Now the tollway's getting serious
By Robert McCoppin Daily Herald Staff Writer
Posted July 17, 2003
The agency that runs Illinois' tollways will soon spread its net much wider to fine drivers who don't pay tolls.
Having already gone after scofflaws with 50 or more unpaid tolls, the agency will send notices within weeks to people with fewer than 50 violations, eventually getting down to people with as few as five unpaid tolls.
The broader enforcement push is raising more objections from drivers and lawyers about the way the tollway is going after violators - with fines up to $70 per toll, more than two years after the violation.
Tollway officials say they're aiming for intentional repeat violators, yet more drivers are complaining that they paid their tolls but are getting fined because coin baskets didn't register the payment.
"I am upset and I am angry," said Sherry King of Elgin, who was fined more than $1,000 for 50 alleged violations. "I really resent the toll authority doing this. What kind of proof can I bring that an unmanned booth isn't working?"
Every weekday, King drives to work from Elgin to Arlington Heights and back, using unmanned tollbooths each way. Frequently, including this week, she said, they don't work.
King said she even put in extra money to activate the machine and thought about trying a different lane, but honking traffic behind her forced her to go through.
Tollway officials say their machines set off an alarm if they stop working, so that people should not be fined for tollbooths that don't work.
To those who paid the toll but drove off before the machine registered, tollway officials say tough luck. Just as when you pay for food at McDonald's, part of the transaction involves waiting to make sure you're paid up.
And for those who object that they're only finding out now about violations from two years ago, tollway spokeswoman Joelle McGinnis said they should have known better.
"It's always been the law that you need to pay the toll," McGinnis said. "So the individuals who were not paying knew they were in violation."
For those who forget to bring toll money, they should call the tollway the same day to arrange payment.
"This is in support of the 97 percent of drivers who do pay the tolls," McGinnis said.
The argument that the machine ate your money is hard to make for people with 50 or more violations, tollway officials and independent attorneys agree. Records show some people who don't have I-PASS repeatedly drive through I-PASS-only lanes.
But if drivers can show they have gone to work paying tolls every day for years and have only five violations, they might make a better case, defense attorney Ernie Blomquist said.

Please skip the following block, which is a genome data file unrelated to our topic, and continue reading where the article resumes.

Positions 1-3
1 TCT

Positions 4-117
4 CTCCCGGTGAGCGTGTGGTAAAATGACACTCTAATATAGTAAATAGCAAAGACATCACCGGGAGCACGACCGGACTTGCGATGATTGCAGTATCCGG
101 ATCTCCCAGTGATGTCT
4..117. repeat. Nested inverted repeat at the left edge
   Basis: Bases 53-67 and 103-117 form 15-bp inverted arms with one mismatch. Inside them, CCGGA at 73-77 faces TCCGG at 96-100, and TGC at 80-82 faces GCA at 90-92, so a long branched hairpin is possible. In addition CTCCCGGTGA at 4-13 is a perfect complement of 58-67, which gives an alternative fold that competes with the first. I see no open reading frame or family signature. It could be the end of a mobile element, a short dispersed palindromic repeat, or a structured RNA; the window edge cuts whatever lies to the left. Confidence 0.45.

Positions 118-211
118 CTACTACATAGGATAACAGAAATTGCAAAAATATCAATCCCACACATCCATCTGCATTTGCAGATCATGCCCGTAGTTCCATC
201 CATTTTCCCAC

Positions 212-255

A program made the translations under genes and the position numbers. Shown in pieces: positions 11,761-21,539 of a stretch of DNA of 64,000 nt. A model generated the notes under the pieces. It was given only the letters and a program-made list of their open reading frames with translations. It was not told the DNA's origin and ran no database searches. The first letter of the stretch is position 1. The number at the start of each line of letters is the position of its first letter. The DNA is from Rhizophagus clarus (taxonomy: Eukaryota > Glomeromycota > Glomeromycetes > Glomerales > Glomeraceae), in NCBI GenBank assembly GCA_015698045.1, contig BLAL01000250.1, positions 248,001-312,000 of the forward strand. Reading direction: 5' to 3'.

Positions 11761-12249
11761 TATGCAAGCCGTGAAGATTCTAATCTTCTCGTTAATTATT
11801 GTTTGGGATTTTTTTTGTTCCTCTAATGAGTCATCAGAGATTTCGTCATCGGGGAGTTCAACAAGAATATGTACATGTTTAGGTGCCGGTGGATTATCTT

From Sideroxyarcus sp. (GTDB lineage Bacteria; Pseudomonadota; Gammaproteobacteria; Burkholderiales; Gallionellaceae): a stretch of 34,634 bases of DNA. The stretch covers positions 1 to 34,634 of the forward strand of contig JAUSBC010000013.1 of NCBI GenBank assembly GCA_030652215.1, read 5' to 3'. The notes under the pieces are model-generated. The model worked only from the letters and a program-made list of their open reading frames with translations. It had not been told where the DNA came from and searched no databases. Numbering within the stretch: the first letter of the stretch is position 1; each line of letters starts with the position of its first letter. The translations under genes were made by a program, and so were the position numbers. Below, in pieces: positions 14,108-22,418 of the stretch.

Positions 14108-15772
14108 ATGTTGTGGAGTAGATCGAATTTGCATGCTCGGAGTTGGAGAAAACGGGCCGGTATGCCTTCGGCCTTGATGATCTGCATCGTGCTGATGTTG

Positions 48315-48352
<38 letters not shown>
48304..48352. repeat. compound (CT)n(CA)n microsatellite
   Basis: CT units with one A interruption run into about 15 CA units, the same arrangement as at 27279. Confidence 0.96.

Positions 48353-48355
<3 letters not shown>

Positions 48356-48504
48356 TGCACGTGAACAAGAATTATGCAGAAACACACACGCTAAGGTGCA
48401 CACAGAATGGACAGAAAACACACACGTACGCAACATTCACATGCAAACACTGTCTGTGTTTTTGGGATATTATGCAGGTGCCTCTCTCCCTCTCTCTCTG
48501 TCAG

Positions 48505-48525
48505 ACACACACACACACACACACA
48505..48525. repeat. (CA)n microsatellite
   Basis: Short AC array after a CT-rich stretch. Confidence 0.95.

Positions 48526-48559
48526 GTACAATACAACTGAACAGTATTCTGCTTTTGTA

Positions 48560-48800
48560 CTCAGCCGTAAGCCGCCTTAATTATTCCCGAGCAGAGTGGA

Similarly, people who have I-PASS accounts who pay regularly have gotten more leniency from hearing officers.
"We're getting a lot of calls," Blomquist said. "It's the crime du jour."
But Blomquist tells callers that in most cases it's not worth hiring an attorney to fight the fees. One tactic, he says, is to bring in photos of your license plate to compare to the tollway's photos of the license plate because you may be able to show someone else was blowing off the toll.
Don't try arguing that someone else - a child or ex-spouse - was using your car. Owners are considered responsible for the use of their vehicles.
Some lawyers object to the lack of timely notification for violations from more than two years ago.
Under the legal doctrine of "laches," a party must assert its claim in a reasonable time, similar to a statute of limitations in criminal cases.
"You only have 18 months to file DUI charges, but you can go two years back for a 50-cent toll?" defense attorney Don Ramsell asked.
He also objected that the fines - $20 at first, then $70 if the violation goes unpaid - were out of proportion to the offense of 25 cents to 75 cents.
But he, too, advised against hiring an attorney.
"Nobody's sympatheic," he said. "You walk into these hearings and the presumption is you're guilty already, and the ball is in your corner to prove otherwise. You're better off bringing a checkbook than a lawyer."
Starting Monday, the Illinois State Toll Highway Authority will hold mass hearings, like traffic court, instead of one-on-one hearings. It will also expand hearings to five days a week from three days a week.
That should move through more than 1,000 hearings a week and cut down on the backlog of contested cases, authorities said.
Fined: Lawyers say it's not worth it to hire them